Annals of a Traveller
By Jay Levinson
Jerusalem's Bikur Holim Hospital dates back to a very unsuitable residential building in the Old City in 1826 and the aliya several years before of the students of the Vilna Gaon. The small handful of Jewish residents had begun to grow, and there had to be some kind of organized medical care. The hospital struggled along. By 1843 Bikur Holim consisted of three rooms for patients --- not exactly enough to serve even a very small community.
The yishuv was hard-pressed for funds. Sir Moses Montefiore deserves special mention. He donated large quantities of medicines for use by those being treated.
In 1854 a building was purchased for Bikur Holim, but within ten years it became obsolete. It, as well, was too small as more and more Jews began to filter into Jerusalem, and the city started to expand outside the walls. The next solution came in 1864, when a courtyard with two not very large buildings was purchased; the buildings were for medical treatment, a pharmacy, a hospice for the terminally ill and administrative offices. The opening of the "new and enlarged" hospital came none too soon. In 1866 the facility treated a much larger number of patients after the outbreak of cholera in Jerusalem.
Over the years Bikur Holim, "the Ashkenazi Perushim Hospital," was a favorite charity of Montefiore. In his diary he described the facility as it was in 1875. The general ward consisted of two rooms, each with eight beds. One room was reserved for men, and the other was restricted to women.
As years passed, the hospital went from one financial crisis to another, but medicine never stopped. Annual financial reports were made public (and the hospital was praised for proper accounting). Administration was streamlined. And the sick continued to be treated. In 1893, for example, 781 patients were hospitalized, and 12,347 people were treated as out-patients.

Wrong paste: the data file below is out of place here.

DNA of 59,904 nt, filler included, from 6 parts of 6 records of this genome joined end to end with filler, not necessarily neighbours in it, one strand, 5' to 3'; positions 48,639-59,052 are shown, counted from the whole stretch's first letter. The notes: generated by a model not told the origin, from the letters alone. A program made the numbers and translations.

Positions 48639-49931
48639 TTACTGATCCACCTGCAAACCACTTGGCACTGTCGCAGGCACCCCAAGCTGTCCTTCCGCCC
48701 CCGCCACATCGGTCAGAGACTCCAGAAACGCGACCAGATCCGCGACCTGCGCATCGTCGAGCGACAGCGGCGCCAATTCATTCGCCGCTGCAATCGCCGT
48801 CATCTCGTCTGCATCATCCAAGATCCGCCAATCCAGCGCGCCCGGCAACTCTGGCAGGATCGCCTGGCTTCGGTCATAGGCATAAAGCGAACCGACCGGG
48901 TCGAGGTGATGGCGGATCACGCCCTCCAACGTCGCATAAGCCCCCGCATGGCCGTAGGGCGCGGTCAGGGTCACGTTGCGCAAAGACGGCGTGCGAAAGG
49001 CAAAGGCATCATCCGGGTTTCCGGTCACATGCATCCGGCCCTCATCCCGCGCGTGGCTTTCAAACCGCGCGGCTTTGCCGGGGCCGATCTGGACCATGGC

By 1907 Jerusalem was a different city than it had been in years past. The Jewish population had increased dramatically, and new neighborhoods took root outside the city walls. Medicine had changed. The old Bikur Holim no longer served the city as it had in the past. Hospitalizations exceeded 1000 per annum. A decision was taken to build a new hospital in New Jerusalem. Residents of the Old City were afraid of the change, but endorsement of the move by Rabbis of the time --- Berlin, Salant, Sonnenfeld, Kook --- muted opposition.
The New Bikur Cholim Hospital on King George (Strauss) Street
photo courtesy of Bikur Cholim Hospital
The cornerstone of the new building was laid in 1912, but with the outbreak of the "Great War" two years late, construction was halted until after Ottoman surrender in Jerusalem and the general Armistice in 1918. The pressure to build, however, was unabated. By 1913 there were more than 65,000 outpatients treated by Bikur Holim, five times as many as twenty years previous.
Times were changing. The Ottoman Empire had fallen. The British took over. There were Arab riots. Construction on the new Bikur Holim building was slow, but by 1925 it was finished. Bikur Holim, a modern hospital for all of the city's residents --- Jews and non-Jews alike --- opened on Chancellor Avenue (now Rechov Strauss) just off Jaffa Road. (The hospital in the Old City was not closed. It was used to treat the chronically ill until 1947, when British troops helped transfer the besieged sick to the no longer so-new -hospital.)
The history of the hospital during the next two decades was, in many ways, a microcosm of life during the Mandate. Many of the wounded from the Arab riots of 1929 and 1936 were brought to Bikur Holim. Wounded Jewish underground fighters were hospitalized with ruses in record keeping, so that the Mandate police could not discover their true identities and affiliation.
During the fighting of 1948 the hospital came under artillery fire from Jordanian guns. The halls of the hospital were crowded with the wounded. Haddasah / Mount Scopus was evacuated, and many of the patients were transferred to Bikur Holim. But, the hospital was entering a new stage of its history. It was a major medical facility just off the downtown area of the new Israeli capital.